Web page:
Bandwidth refers to how much data you can send through a network or modem connection. It is usually measured in bits per second, or "bps." You can think of bandwidth as a highway with cars traveling on it.
The highway is the network connection, and the cars are the data. The wider the highway, the more cars can travel on it at one time. Therefore more cars can get to their destinations faster.
The same principle applies to computer data -- the more bandwidth, the more information that can be transferred within a given amount of time.
The main difference between the basic and expensive plan of any hosting provider is the difference in the amount of bandwidth per month.
Most hosts will define the bandwidth amount in GB (Gigabytes; 1 GB = 1,000 MB). Below is an easy way to calculate the amount of bandwidth you will need for a month.
Total = visits a day * page views per visit * average page size * 30 (number of days a month)
Example for a site with 1000 visits a day, 4 page views per visit, and a page size of 45KB (kilobyte):
1000 * 4 * 45KB * 30 = 4,500,000KB = 4,500 MB = 4.5 GB
This website would require a plan with a minimum of 4.5 GB of bandwidth a month. However, to allow for growth, it would be wise to choose a plan with excess bandwidth in case there is an unusually large amount of visitors in a month.
Bits per second: How communication devices are rated. Kilo means 1,000, and mega means 1,000,000. Examples include 56k modem and 10Mbit Ethernet.
Bytes per second: The way data is measured on your hard drive and how file sharing and FTP programs measure transfer speeds. Kilo is 1,024, and mega is 1,048,576.
Read More: 3 most common questions about web hosting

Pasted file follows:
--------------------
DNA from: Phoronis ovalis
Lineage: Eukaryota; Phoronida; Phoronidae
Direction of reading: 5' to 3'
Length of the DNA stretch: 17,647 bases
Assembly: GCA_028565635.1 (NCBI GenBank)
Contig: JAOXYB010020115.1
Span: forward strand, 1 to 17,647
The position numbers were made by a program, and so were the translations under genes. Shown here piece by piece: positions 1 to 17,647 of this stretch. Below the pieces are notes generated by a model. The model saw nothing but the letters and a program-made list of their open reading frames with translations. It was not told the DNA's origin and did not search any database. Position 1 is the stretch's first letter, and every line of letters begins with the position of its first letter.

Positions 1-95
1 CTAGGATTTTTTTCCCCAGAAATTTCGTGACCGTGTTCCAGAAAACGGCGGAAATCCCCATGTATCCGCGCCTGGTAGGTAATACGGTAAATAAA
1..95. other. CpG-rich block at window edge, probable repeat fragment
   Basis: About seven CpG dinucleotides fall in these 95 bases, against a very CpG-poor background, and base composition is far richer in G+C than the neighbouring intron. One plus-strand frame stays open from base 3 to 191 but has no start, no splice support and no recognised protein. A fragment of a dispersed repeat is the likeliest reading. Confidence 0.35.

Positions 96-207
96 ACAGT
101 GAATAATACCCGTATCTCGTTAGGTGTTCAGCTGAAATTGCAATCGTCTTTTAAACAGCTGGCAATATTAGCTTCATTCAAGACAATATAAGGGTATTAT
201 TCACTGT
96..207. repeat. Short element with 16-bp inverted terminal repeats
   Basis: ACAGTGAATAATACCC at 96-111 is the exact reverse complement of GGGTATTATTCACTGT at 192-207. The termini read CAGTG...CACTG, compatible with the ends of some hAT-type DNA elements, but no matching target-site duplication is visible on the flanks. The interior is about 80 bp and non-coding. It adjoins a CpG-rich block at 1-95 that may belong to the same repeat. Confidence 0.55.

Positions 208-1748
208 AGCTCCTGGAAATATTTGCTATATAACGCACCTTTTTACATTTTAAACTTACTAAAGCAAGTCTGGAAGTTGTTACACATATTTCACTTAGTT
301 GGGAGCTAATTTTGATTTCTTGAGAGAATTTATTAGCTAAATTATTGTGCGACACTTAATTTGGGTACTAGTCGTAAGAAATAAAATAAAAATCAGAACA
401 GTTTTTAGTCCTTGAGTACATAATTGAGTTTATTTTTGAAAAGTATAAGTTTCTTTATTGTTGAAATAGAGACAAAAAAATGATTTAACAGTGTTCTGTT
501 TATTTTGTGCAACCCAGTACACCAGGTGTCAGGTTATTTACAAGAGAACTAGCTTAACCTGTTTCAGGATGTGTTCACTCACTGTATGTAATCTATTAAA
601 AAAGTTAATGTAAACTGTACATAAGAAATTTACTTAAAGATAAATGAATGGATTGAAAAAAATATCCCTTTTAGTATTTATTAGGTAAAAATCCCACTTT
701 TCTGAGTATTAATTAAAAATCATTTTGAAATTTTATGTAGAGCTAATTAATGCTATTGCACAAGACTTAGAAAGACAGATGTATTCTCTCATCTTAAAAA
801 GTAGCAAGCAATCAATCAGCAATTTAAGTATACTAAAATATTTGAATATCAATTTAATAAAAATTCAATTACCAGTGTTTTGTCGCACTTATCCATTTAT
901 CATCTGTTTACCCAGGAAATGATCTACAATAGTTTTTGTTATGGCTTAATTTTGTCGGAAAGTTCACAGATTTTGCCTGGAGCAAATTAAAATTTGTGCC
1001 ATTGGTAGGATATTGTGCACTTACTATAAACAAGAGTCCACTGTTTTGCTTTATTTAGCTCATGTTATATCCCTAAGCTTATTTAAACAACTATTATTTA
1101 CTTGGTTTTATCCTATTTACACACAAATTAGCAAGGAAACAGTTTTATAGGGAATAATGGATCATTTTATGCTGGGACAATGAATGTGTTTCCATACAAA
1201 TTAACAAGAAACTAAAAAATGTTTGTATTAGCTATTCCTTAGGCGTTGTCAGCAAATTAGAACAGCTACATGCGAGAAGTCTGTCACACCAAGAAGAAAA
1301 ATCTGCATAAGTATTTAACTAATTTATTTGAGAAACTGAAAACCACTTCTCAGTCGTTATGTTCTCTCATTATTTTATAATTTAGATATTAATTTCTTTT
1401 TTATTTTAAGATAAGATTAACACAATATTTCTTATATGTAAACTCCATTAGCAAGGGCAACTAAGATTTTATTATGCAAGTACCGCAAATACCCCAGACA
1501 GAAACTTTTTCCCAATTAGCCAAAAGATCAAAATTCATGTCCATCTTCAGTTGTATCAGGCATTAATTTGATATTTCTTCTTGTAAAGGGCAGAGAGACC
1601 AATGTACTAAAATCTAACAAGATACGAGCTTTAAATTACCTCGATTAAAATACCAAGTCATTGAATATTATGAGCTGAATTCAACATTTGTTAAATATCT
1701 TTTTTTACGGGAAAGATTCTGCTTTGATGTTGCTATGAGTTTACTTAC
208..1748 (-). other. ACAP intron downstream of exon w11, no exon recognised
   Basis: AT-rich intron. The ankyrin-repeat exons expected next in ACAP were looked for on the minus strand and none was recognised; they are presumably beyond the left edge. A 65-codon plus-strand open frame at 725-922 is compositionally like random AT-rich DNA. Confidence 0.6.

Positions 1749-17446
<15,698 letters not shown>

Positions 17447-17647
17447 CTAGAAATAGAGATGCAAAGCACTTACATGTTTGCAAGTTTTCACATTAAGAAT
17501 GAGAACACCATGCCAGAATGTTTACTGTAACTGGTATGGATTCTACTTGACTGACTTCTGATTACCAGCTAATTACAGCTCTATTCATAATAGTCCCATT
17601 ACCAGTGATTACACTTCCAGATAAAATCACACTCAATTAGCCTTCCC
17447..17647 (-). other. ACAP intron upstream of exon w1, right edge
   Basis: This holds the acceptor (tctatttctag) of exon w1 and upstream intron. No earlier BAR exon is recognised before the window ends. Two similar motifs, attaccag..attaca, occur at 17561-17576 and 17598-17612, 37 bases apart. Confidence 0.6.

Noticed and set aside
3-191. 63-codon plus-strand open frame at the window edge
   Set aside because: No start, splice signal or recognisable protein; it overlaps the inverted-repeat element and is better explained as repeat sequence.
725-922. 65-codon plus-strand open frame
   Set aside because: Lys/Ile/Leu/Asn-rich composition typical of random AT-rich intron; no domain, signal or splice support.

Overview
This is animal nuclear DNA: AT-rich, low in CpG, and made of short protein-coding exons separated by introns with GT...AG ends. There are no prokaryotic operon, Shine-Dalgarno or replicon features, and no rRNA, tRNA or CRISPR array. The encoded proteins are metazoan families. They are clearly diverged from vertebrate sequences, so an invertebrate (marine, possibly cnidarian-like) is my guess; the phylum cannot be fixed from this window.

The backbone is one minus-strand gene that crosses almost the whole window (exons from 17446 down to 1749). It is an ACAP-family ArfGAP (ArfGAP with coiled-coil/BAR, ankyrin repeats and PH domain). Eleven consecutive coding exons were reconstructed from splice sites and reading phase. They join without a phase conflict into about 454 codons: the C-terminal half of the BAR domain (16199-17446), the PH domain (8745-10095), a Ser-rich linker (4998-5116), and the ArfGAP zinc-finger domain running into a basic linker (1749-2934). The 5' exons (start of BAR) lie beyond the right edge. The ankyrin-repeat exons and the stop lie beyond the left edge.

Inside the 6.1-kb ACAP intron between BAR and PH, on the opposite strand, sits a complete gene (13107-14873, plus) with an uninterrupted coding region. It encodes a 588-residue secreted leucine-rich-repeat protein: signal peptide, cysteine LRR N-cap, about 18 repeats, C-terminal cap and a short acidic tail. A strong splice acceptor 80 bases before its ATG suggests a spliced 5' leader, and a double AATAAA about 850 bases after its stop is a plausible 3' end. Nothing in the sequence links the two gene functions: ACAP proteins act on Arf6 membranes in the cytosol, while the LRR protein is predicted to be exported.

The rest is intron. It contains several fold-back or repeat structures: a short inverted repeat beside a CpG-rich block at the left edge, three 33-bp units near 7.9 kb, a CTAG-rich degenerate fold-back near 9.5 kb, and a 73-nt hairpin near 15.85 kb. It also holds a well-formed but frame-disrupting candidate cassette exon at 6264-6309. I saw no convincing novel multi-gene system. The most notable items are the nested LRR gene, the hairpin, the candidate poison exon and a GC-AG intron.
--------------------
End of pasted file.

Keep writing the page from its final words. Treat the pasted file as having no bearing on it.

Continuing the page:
Bandwidth is essentially a fixed amount of data that can travel over the Internet during a set period of time.
In other words, it is the amount of data that is transferred from your website to another computer. The more visitors you have, the more bandwidth you'll need to deliver your website to those computers.
Traveling from one computer to another is timed in bits per second (or bps). One bit is equivalent to one binary digit of information.
That binary digit is then used to form the text, graphics, and designs you see on your website.
Finally, don't forget that saving bandwidth is just as important as discovering how much bandwidth to purchase. So the next time you work on your website, remember these bandwidth saving tips:
1. A file compression utility can save space by compressing your graphic and image without distorting the image itself.
2. Instead of loading a large picture to your web host then using html coding to make it appear smaller when viewed, load the correct size image.
3. Write tight coding. Avoid duplicating "rules" and use script whenever possible.
4. Only offer .pdf files or downloads when they truly benefit your company.
5. Avoid offering RSS feeds that do not help promote your company or sell a product.
6. Drop forums that don't somehow contribute to the success of your business.
7. Use your robots.txt file to ban search engines from crawling web pages you do not want the public to view. You can also ban search engines from caching images.
8. Store your cascading style sheets in a file of their own.
9. Keep an eye out for unusual traffic as some people steal bandwidth by linking to your images instead of purchasing their own images.
10. Now go out and purchase web space for your domain and get off those free web servers!